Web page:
TextileGlossary.com

What is "Burn-in" - Definition & Explanation

A wood repair using a solid fill, usually shellac, lacquer or related resins, heated and melted with a hot blade and flowed into a defect. The blade is called a burn-in knife and is heated electrically, by a butane flame, or over an alcohol lamp.

Some other terms

Some more terms:

Of or relating to habitat or household, mostly used as a prefix related to ecology. Eco comes from the ancient Greek word "oikos" (house). e. g. eco-label, eco-friendly, eco-shopping. Within the...
A finishing process for woven or knit fabrics in which brushes or other abrading elements are used to raise a nap (a fuzzy or downy surface). Brushed fabrics have a soft, slightly weathered,...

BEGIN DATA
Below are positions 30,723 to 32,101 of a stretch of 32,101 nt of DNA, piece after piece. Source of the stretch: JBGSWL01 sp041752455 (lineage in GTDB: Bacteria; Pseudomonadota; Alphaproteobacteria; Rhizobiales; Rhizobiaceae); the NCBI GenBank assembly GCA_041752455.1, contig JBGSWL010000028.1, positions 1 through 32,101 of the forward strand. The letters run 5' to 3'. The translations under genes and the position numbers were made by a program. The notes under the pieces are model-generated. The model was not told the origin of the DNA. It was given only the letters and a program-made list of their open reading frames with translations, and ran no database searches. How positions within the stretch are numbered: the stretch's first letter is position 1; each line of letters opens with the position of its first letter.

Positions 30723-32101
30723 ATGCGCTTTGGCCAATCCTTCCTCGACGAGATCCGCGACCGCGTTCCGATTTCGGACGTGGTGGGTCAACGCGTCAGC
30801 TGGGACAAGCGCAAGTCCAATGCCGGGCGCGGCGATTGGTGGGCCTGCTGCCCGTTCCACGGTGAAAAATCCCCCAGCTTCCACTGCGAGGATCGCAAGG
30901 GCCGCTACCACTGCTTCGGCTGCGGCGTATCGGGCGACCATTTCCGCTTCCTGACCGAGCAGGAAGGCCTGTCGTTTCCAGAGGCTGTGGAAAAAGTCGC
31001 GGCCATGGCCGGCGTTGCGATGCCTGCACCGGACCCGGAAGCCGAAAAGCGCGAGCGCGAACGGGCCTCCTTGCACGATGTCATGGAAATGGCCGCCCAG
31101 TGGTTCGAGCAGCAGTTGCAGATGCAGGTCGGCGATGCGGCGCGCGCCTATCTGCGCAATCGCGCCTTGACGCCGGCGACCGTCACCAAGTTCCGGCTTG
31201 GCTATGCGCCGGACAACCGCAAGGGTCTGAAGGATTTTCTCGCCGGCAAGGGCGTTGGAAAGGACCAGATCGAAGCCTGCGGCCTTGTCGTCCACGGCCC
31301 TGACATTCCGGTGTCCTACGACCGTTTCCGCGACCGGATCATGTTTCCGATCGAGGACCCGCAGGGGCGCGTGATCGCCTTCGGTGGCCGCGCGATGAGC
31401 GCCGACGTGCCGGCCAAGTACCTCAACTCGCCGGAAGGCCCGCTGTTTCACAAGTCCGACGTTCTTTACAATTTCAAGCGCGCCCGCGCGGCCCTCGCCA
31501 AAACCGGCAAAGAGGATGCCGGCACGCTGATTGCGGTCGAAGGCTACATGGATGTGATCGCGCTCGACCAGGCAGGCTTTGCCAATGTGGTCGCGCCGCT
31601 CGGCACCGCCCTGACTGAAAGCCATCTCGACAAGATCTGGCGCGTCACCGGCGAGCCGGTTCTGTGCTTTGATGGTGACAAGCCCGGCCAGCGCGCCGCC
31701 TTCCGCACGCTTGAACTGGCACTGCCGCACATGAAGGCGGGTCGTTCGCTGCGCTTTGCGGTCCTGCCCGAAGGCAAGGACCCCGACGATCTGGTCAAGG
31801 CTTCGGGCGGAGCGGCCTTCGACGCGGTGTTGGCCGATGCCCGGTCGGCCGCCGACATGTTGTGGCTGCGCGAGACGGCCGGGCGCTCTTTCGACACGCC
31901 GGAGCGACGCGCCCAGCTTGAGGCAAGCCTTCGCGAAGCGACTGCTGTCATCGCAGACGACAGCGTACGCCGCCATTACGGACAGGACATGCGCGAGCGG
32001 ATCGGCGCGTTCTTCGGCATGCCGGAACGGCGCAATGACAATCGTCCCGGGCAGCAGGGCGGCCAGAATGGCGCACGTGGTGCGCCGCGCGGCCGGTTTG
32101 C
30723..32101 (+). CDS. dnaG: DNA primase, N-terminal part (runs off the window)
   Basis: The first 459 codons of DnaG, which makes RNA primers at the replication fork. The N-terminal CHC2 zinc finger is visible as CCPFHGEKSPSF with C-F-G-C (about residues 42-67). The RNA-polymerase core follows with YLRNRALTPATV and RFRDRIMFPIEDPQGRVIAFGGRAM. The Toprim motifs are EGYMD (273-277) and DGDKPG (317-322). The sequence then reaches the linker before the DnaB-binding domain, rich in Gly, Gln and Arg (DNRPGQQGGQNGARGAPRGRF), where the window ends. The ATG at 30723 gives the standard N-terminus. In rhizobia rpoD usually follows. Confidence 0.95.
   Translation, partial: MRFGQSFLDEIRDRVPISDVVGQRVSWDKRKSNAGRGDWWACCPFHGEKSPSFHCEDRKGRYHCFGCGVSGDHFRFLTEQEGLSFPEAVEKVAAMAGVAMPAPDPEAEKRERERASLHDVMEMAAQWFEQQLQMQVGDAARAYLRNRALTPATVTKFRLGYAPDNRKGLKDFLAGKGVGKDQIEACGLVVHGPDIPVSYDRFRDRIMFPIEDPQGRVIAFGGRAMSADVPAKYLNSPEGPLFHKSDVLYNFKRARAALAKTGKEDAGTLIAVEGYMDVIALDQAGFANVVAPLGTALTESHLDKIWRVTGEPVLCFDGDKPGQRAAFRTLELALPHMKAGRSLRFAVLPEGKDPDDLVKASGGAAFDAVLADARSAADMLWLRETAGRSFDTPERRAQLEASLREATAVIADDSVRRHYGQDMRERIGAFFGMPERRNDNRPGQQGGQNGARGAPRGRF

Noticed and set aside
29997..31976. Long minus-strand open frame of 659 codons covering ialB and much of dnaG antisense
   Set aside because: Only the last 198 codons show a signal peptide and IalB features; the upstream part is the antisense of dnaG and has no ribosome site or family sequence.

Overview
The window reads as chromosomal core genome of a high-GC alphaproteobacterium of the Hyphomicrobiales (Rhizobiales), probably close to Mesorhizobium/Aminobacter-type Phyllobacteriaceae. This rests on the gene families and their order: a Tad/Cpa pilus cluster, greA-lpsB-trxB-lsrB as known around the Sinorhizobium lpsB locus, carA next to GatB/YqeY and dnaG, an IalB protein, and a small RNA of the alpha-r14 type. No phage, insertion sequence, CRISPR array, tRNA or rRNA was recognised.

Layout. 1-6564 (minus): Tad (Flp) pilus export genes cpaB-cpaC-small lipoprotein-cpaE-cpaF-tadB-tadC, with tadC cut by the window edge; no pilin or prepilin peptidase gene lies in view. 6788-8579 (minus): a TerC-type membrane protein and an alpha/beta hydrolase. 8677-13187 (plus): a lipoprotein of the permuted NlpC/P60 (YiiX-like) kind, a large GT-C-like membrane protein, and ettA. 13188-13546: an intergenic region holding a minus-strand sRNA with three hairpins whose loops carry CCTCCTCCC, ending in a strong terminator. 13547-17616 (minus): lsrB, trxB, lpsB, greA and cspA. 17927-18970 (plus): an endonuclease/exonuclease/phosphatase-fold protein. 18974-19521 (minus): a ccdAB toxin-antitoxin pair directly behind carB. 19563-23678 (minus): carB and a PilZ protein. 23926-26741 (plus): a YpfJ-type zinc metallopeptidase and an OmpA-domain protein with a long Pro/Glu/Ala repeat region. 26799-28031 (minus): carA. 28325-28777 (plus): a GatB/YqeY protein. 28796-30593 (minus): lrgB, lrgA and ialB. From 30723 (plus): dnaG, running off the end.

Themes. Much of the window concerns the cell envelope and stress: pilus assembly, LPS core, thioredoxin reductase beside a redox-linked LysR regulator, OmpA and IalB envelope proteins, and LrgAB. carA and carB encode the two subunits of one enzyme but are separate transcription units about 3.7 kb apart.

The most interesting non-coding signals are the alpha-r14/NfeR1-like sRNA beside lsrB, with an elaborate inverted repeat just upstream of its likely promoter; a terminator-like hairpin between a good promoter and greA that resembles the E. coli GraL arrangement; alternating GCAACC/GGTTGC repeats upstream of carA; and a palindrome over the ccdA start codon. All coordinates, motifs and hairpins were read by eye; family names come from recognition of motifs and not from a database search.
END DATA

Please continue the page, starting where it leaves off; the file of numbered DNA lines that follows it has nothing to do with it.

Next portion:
Crepe effect appears in direction of the warp and achieved by alternate S and Z, or slack, tension, or different degrees of twist. Originally a wool crepe but now made of silk and rayon. It is much...
A term used in bonding or laminating to describe the amount of force required to delaminate a piece of woven or knit fabric from its urethane foam or backing material. The stronger the bond, the...
pallium a white woolen band with pendants in front and back worn over the chasuble by a pope or archbishop as a symbol of full Episcopal authority; a rectangular cloth worn as a cloak by men of...

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